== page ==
[CentOS] Intel 1000/PRO GT (e1000 driver) and "Detect Tx Unit Hang" error with 4GB RAM

Steven Alexson steve at alexson.org
Fri Nov 9 14:57:55 UTC 2007

My system configuration:
ASUS M2A-VM motherboard
AMD Athlon 64 X2 4200+ 2.2 GHz
4x A-DATA 1GB DDR2 800 memory
2x Intel 10/100/1000 Pro/1000 GT Desktop Network Adapter
2x Seagate Barracuda 250GB HD (RAID 1, software RAID)
CentOS 5 x86_64; Kernel 2.6.23 (custom built); Version e1000 driver

The symptoms of this problem are outlined at:


Last night I started experiencing the "Detected Tx Unit Hang" problem  
with the Intel
e1000 NIC. This happened after I upgraded my system to 4GB RAM  
(previously 2GB). I have 2
of these cards in the system. I updated the Linux kernel to 2.6.23 and  
I downloaded from
Sourceforge and installed the most recent stable version of the e1000  
driver for Linux,
version I still experiencing the "Detected Tx Unit Hang"  
message. I had to
recompile the kernel because upgrading to 4GB with the current kernel  
for CentOS 5
( causes an error, ata1: softreset failed (1st FIS failed),  
which results in a
kernel panic. Upgrading the kernel to 2.6.23 fixed that problem, but  
now I have a problem
with my network cards.

Searching around, I found posts saying that disabling acpi with the  
kernel options
"acpi=off noacpi" would fix it, but it did not. I tried added explicit  
modprobe options
for the driver in /etc/modprobe.conf (options e1000 XsumRX=0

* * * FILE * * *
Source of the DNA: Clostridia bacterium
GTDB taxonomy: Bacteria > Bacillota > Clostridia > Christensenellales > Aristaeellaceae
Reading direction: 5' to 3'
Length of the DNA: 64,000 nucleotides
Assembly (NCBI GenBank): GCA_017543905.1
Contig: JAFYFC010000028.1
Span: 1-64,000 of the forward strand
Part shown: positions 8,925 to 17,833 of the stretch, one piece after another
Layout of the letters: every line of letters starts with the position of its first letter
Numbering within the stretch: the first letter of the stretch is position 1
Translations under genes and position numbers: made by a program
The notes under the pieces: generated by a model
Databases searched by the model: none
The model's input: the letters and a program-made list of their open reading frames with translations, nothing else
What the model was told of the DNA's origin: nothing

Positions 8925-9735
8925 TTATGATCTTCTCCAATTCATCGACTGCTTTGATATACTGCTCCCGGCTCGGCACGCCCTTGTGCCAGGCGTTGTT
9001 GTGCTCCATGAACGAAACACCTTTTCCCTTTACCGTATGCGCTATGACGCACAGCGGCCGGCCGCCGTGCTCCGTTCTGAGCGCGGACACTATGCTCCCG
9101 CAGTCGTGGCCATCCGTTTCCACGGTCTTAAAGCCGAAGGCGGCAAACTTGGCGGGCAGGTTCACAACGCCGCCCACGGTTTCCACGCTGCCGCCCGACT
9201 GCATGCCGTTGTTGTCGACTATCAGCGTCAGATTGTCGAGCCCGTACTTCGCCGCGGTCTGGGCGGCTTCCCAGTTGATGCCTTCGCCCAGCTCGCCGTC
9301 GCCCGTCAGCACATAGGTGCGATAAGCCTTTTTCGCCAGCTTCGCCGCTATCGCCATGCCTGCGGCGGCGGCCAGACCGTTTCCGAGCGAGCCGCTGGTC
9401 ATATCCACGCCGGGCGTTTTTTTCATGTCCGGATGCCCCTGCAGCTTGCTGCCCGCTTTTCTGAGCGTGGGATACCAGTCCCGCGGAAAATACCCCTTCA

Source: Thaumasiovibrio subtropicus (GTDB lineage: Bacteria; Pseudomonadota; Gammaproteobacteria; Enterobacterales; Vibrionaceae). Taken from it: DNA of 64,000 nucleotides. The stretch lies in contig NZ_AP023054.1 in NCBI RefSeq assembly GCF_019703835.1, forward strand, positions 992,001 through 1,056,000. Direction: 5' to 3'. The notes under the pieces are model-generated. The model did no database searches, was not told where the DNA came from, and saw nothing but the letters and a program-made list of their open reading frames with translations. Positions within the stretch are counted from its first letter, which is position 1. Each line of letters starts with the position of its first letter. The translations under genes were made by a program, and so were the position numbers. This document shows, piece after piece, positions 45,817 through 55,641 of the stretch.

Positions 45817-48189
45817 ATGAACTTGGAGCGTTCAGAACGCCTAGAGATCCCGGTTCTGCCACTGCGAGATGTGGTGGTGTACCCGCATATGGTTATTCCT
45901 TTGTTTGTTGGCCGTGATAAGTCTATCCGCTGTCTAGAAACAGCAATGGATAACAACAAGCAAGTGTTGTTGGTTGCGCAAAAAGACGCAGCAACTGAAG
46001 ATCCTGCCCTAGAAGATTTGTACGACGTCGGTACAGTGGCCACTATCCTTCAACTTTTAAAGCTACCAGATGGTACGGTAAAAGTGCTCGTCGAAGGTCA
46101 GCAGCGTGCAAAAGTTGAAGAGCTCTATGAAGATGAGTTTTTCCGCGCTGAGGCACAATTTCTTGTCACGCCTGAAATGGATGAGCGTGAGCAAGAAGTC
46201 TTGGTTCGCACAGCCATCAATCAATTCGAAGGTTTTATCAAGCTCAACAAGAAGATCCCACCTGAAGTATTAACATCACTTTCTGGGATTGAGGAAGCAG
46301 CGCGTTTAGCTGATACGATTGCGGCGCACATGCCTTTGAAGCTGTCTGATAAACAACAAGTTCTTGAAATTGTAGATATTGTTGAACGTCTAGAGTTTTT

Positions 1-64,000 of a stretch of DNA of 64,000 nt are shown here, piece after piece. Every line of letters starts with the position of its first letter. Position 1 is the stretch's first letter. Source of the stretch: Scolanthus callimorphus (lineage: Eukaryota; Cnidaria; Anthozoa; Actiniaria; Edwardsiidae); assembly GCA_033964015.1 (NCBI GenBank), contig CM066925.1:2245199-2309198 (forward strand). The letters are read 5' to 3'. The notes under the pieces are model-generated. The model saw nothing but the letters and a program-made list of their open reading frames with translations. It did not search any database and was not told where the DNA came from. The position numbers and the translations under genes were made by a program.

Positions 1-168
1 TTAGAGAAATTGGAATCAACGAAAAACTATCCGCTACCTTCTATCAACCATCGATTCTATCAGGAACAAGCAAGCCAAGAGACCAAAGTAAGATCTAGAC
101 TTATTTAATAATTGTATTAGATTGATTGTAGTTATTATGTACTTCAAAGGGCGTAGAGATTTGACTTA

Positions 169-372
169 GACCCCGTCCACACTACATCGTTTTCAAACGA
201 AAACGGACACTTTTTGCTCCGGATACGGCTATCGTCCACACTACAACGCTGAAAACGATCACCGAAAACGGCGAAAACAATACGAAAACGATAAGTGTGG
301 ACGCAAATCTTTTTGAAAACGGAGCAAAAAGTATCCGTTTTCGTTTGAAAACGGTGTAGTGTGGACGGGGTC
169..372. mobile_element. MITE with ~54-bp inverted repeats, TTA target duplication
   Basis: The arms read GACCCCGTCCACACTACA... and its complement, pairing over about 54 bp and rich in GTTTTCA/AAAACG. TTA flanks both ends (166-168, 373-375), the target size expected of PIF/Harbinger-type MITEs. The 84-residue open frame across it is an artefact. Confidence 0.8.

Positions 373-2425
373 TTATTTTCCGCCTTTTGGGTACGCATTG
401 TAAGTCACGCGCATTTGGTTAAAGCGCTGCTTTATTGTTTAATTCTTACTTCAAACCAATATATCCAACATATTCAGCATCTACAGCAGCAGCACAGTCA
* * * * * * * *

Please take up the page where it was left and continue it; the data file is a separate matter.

Speed=1000 Duplex=2
InterruptThrottleRate=0 FlowControl=3 RxDescriptors=4096  
TxDescriptors=4096 RxIntDelay=0
TxIntDelay=0). Still no change. Still getting experiencing the problem.

I then tried another suggestion I found in a forum discussion `ethtool  
-K eth0 tso=off`.
Seems to have had no effect on the problem.

This problem occurs immediately when the system is trying to bring the  
device up. I
cannot even get to a point to try sending traffic over the network  
interface because it
never negotiates an IP address from DHCP. If I specify a static IP  
address, the address
is assigned, but I still experience the problem, and I cannot even  
ping another host.

Now, if I reduce the amount of RAM to 3GB or less, everything works  
fine! So, this leads
me to believe that my kernel and driver are configured, compiled, and  
correctly. It also leads me to believe that there are no problems with  
the network cards.
So, I though perhaps a bad memory module, but no matter which 3  
modules of the 4 I leave
in, I get the same results. Everything works fine until I add the 4th module.

Then I found an article on Intel's site saying that some older EEPROM  
have the power
management option turned on, and that could cause the problem. So, I  
downloaded the
script that would fix the bit in the EEPROM (turning off power  
management). The script
says that it does not apply to my version of the EEPROM. When I run  
`ethtool -e
(eth0|eth1)` I do not have the bit on 0x0010 that is set to "de", so I  
must believe that
the script is correct in assessing that it does not apply to my NICs.

So, I thought that perhaps my power supply could be the problem.  
Perhaps the PSU doesn't
supply enough power to power everything when I add the 4th memory  
module. It is just a
generic 300W PSU that came with the case (I have new 500W PSUs on the  
way). So, I pulled
out one of the NICs and disconnected the DVD drive. That is about all  
I can eliminate.
Reducing the hardware installed made no difference.

I am running the 64-bit kernel, so I should have no trouble supporting  
the 4GM RAM,

Now, I am out of ideas, and I seem to have hit a brick wall. One of  
the things that
disturbs me is that all of the articles I have found concerning this  
problem are dated
1-2 years ago.

Can anyone offer me any assistance?

[1] http://e1000.sourceforge.net/wiki/index.php/Issues
[2] http://e1000.sourceforge.net/wiki/in...p/Tx_Unit_Hang

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